Theresa May: The ball is in EU's court - and we will prove Brexit doomsayers wrong

 
Catherine Neilan
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Theresa May Makes Commons Statement On Brexit
Source: Getty

The embattled Prime Minister will today tell MPs that "the ball in their court" when it comes to Brexit, pushing the responsibility to act back onto the shoulders of EU leaders.

Theresa May, who has fought off the cold that plagued her keynote conference speech in Manchester, and a short-lived rebellion by former party chairman Grant Shapps, but not yet banished rumours of a cabinet reshuffle involving some of her most senior ministers, will insist the UK can get a deal that will "prove the doomsayers wrong".

In her first Brexit update to the House of Commons since giving her speech in Florence, she will strike a positive tone, saying: "A new, deep and special partnership between a sovereign United Kingdom and a strong and successful European Union is our ambition and our offer to our European friends.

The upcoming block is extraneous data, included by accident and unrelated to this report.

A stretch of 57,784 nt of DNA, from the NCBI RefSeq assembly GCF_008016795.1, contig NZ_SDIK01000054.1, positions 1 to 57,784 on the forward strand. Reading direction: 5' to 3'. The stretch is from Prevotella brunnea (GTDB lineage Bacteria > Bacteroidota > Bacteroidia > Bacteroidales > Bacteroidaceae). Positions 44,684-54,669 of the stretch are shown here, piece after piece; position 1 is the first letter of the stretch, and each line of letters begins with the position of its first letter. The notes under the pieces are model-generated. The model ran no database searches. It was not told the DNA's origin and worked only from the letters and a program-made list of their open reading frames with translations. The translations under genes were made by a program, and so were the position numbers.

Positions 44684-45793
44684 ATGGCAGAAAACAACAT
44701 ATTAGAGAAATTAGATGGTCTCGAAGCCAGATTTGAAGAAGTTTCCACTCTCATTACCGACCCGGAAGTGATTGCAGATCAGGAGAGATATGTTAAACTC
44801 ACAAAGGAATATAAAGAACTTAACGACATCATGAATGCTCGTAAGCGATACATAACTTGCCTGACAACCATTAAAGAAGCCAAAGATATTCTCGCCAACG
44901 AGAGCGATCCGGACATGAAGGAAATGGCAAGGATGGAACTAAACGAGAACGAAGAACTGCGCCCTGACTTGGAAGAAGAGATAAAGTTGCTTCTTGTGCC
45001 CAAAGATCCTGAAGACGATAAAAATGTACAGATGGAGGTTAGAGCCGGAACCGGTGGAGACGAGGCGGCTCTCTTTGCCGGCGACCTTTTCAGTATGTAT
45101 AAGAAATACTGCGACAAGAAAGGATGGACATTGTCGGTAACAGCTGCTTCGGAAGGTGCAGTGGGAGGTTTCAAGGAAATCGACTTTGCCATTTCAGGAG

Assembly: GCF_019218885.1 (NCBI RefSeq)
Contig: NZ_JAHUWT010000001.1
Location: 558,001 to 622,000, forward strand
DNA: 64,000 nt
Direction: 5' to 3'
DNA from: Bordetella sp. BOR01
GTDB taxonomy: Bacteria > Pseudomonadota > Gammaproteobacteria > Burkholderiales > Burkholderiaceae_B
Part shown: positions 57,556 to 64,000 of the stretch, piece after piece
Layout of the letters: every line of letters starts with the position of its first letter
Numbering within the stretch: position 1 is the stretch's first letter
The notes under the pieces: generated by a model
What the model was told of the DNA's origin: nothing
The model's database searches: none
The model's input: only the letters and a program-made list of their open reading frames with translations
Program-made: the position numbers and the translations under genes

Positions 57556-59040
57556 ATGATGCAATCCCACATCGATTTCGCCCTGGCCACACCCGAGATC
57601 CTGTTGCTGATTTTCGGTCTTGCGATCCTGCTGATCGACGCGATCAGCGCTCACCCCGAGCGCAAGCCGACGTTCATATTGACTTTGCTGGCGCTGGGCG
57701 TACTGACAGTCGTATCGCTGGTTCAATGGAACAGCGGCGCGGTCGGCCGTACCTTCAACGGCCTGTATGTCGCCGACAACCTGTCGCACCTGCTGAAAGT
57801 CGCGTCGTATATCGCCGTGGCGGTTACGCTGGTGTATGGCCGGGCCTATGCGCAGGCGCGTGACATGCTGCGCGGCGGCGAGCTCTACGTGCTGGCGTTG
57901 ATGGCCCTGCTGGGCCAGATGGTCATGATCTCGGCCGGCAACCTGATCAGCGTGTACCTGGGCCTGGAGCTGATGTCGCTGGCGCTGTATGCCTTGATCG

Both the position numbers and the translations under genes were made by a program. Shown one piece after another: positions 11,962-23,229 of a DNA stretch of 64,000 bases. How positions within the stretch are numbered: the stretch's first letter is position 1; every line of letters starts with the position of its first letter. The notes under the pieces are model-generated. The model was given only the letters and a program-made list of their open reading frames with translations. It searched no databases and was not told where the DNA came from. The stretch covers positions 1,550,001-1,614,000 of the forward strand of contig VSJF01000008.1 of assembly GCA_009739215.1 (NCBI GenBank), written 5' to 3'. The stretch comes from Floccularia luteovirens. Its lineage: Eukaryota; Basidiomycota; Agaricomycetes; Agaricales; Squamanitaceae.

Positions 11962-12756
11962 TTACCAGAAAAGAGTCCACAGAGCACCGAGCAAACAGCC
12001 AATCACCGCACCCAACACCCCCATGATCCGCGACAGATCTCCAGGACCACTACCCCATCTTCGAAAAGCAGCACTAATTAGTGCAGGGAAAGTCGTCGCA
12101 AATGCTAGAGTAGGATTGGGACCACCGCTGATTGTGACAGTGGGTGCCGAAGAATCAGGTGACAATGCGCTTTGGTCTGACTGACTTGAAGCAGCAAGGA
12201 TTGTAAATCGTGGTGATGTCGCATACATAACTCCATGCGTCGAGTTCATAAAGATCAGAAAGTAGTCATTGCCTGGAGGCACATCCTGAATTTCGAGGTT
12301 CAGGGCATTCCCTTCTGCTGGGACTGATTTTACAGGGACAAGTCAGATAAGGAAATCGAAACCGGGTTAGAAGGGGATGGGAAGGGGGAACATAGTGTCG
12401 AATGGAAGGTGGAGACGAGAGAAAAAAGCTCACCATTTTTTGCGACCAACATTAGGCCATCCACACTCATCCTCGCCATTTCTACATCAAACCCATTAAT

“Achieving that partnership will require leadership and flexibility, not just from us but from our friends, the 27 nations of the EU.

“And as we look forward to the next stage, the ball is in their court. But I am optimistic we will receive a positive response.Because what we are seeking is not just the best possible deal for us – but also the best possible deal for our European friends too.

“So while of course progress will not always be smooth, by approaching these negotiations in a constructive way – in a spirit of friendship and co-operation and with our sights firmly set on the future – I believe we can prove the doomsayers wrong.

“And I believe we can seize the opportunities of this defining moment in the history of our nation.”

May's speech this afternoon comes at the start of the fifth round of negotiations in Brussels. Brexit secretary David Davis is currently in London, but is expected to offer an update on the state of play this Thursday, alongside his EU counterpart Michel Barnier.

It is widely hoped that, following on from May's Florence speech and the generally encouraging response from some EU leaders, enough progress can be made for the two sides to start discussing trade and transition, although expectations have been played down.

The government is expected to publish two white papers - setting out how customs and trade might work after Brexit - following the Prime Minister's statement.

May is this afternoon also hosting a business council, with executives from HSBC, Vodafone and Morgan Stanley among the attendees.

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